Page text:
Qairawan was founded in 670/50 AH by 'Uqba ibn Nan, the Arab general in command of the Muslim conquest of North Africa. The principal monument in the city is the Great Mosque, also known as the mosque of Sidi 'Uqba after the general who founded it. The first mosque on the site was begun immediately after the Arab conquest and consisted of a square enclosure containing a courtyard and prayer hall or sanctuary. This first building was made of mud brick and had to be restored in 695. There was another major reconstruction in 724-43 when a minaret was added. The present minaret was added by the Aghlabids in 836. It is a giant three-tier structure built of baked bricks on a base of reused ashlar blocks. At present the minaret stands on the north wall of the courtyard but in the ninth century it would have been outside the mosque courtyard in a manner similar to the contemporary Abbasid mosques of Samarra.
The mosque took its present form from the major rebuilding which took place under the Aghlabids which was completed in 862. The present mosque enclosure forms a large rectangle measuring 125 by 85 m. The prayer hall is one third of the mosque area and comprises seventeen aisles perpendicular to the qibla wall with another aisle parallel to the wall. Aghlabid modifications included the present mihrab, the dome in front of the mihrab and the minbar. The mihrab niche is lined with perforated marble panels decorated with vegetal designs. Surrounding the mihrab are a series of polychrome lustre tiles which are believed to have been imported from Baghdad. The dome covering the area in front of the mihrab is built of stone and rests on a drum supported by large shell-shaped squinches. The dome has a gadrooned form which internally takes the form of thin radiating ribs. The inside of the drum is circular and decorated with a series of sixteen blind niches and eight arched windows. The minbar is the oldest in existence and consists of a high staircase with a series of intricately carved panels on the side decorated with geometric and stylized vegetal designs. The present maqsura (screen) was added in restorations of the eleventh century. Further restorations were carried out in 1294 when the arches of the arcades were remodelled and the projecting portal of Bab Lalla Rayhana was added. Other Aghlabid monuments at Qairawan include the Mosque of the Three Gates, and the famous polygonal cisterns or artificial lakes. Outside Qairawan three satellite cities were established known as al-Abbasiya, Raqqada and Sabra al-Mansuriyya. Nothing remains of Abasiyya, although at Raqqada there are huge reservoirs and the remains of a large palace built of baked brick. Other cities with Aghlabid monuments include Tunis, Susa, Sfax and Monastir. In 1052 the city was enclosed with a crenellated brick wall which was extensively restored in the eighteenth century.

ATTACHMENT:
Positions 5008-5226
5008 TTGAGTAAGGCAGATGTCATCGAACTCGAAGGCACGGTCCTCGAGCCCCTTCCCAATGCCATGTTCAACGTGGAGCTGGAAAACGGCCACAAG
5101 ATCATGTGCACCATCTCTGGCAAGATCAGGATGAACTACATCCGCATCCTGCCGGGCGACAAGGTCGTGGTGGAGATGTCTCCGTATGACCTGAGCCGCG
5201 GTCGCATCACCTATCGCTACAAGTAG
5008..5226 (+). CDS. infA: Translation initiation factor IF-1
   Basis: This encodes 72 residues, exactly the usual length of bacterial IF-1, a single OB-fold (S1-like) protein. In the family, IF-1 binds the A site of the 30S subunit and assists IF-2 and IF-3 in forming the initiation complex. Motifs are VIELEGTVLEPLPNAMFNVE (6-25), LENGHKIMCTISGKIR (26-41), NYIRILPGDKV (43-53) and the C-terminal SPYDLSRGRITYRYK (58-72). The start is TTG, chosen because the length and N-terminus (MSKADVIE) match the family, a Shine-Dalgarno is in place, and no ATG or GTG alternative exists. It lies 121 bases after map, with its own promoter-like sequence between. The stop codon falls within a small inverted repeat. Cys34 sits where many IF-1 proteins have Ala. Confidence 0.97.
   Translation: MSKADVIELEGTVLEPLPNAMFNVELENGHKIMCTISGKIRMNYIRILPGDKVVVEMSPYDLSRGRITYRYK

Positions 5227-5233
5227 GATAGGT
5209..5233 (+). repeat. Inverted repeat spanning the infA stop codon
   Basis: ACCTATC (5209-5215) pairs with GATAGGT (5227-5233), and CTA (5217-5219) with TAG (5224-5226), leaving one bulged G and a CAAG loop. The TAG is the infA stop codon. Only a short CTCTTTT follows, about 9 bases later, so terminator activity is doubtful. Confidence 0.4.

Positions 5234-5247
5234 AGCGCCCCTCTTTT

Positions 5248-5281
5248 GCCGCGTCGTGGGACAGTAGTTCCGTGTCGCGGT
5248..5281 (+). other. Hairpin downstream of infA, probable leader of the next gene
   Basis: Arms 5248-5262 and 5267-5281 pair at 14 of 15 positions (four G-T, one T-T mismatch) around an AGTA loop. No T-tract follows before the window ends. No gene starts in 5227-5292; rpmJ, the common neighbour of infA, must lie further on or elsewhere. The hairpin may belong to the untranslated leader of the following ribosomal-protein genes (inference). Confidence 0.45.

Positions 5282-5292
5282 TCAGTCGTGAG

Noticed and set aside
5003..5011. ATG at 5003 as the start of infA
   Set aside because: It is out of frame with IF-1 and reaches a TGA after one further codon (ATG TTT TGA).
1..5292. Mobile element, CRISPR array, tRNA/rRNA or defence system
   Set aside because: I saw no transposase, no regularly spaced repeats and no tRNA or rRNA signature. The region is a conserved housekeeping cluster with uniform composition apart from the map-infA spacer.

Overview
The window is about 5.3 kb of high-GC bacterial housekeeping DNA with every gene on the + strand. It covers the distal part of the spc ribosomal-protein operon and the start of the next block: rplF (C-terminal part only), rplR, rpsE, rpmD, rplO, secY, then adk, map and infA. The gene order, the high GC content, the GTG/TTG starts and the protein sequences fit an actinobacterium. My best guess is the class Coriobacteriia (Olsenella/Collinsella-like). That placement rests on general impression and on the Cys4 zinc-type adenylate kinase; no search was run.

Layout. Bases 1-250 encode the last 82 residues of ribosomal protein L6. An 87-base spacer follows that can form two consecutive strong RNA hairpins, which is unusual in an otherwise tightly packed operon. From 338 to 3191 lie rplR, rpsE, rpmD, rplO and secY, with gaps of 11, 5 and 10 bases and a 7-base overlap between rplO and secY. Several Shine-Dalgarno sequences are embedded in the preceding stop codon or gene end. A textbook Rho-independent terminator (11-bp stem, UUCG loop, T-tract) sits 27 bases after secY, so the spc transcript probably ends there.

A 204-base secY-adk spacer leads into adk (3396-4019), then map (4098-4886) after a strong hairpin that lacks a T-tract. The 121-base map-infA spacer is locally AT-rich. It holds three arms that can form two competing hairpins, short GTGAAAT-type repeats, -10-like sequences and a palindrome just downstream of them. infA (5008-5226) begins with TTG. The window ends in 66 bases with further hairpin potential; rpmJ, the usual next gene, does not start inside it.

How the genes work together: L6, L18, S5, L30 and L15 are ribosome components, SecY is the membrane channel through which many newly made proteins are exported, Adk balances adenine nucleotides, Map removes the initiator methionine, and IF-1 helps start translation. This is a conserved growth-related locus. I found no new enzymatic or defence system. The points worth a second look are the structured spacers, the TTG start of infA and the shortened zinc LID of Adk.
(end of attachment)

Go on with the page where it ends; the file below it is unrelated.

Petersen, Andrew. "Qairawan". In Dictionary of Islamic Architecture. London: Routledge, 1996.
Recipient of the Aga Khan Award for Architecture in 1992.
The medina of Kairouan, one of the most revered Islamic cities in North Africa, is also one of the oldest in all of Islam. In 1977, the year the ASMK was established to safeguard the architectural, cultural and historical heritage of the medina and to undertake necessary restoration and rehabilitation, the ancient city was in an advanced stage of neglect, abandonment and misuse. Most of the important monuments had been converted into makeshift dwellings and were in danger of collapse. Since its founding the ASMK has restored all of the medina's major landmarks, built for the most part in the 9th and 10th centuries, numbering seven mosques of various sizes, three suqs, seven mausolea, one caravanserai, one well structure, a large water reservoir and the city's ramparts and gates. Among the contemporary institutions now housed by the restored mausolea and mosques are a school for the deaf and dumb, a social information office, a centre for diabetics and a museum of popular arts. Ongoing work includes the rehabilitation of public squares, street façades and private residences. ASMK has been careful to use ancient or traditional methods and materials realised by local craftsmen, and wherever possible, original building materials were recycled. The jury noted that "the programme sets an excellent example for adapting an existing urban fabric to contemporary requirements."